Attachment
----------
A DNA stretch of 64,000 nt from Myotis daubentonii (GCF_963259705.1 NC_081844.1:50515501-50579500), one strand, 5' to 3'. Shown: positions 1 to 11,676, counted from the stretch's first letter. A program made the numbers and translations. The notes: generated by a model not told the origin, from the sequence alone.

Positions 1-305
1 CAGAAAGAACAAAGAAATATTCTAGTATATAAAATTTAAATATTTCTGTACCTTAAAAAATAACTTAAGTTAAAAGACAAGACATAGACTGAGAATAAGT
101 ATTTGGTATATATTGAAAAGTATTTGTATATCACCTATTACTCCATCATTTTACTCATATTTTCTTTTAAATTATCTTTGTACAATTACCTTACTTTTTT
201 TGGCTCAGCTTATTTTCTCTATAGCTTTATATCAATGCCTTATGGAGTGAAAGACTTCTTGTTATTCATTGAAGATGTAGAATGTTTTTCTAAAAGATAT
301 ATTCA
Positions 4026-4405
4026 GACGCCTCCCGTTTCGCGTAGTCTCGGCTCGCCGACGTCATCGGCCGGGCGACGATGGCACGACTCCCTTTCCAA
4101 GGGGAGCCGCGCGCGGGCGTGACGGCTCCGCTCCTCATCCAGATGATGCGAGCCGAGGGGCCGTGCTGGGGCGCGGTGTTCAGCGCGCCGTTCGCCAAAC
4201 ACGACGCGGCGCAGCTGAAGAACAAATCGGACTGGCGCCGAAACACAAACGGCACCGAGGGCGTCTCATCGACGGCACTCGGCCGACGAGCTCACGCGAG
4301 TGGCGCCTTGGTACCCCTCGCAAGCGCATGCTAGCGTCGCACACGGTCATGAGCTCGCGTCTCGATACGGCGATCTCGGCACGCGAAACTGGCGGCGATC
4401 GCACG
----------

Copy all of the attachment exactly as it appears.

A DNA stretch of 64,000 nt from Myotis daubentonii (GCF_963259705.1 NC_081844.1:50515501-50579500), one strand, 5' to 3'. Shown: positions 1 to 11,676, counted from the stretch's first letter. A program made the numbers and translations. The notes: generated by a model not told the origin, from the sequence alone.

Positions 1-305
1 CAGAAAGAACAAAGAAATATTCTAGTATATAAAATTTAAATATTTCTGTACCTTAAAAAATAACTTAAGTTAAAAGACAAGACATAGACTGAGAATAAGT
101 ATTTGGTATATATTGAAAAGTATTTGTATATCACCTATTACTCCATCATTTTACTCATATTTTCTTTTAAATTATCTTTGTACAATTACCTTACTTTTTT
201 TGGCTCAGCTTATTTTCTCTATAGCTTTATATCAATGCCTTATGGAGTGAAAGACTTCTTGTTATTCATTGAAGATGTAGAATGTTTTTCTAAAAGATAT
301 ATTCA
Positions 4026-4405
4026 GACGCCTCCCGTTTCGCGTAGTCTCGGCTCGCCGACGTCATCGGCCGGGCGACGATGGCACGACTCCCTTTCCAA
4101 GGGGAGCCGCGCGCGGGCGTGACGGCTCCGCTCCTCATCCAGATGATGCGAGCCGAGGGGCCGTGCTGGGGCGCGGTGTTCAGCGCGCCGTTCGCCAAAC
4201 ACGACGCGGCGCAGCTGAAGAACAAATCGGACTGGCGCCGAAACACAAACGGCACCGAGGGCGTCTCATCGACGGCACTCGGCCGACGAGCTCACGCGAG
4301 TGGCGCCTTGGTACCCCTCGCAAGCGCATGCTAGCGTCGCACACGGTCATGAGCTCGCGTCTCGATACGGCGATCTCGGCACGCGAAACTGGCGGCGATC
4401 GCACG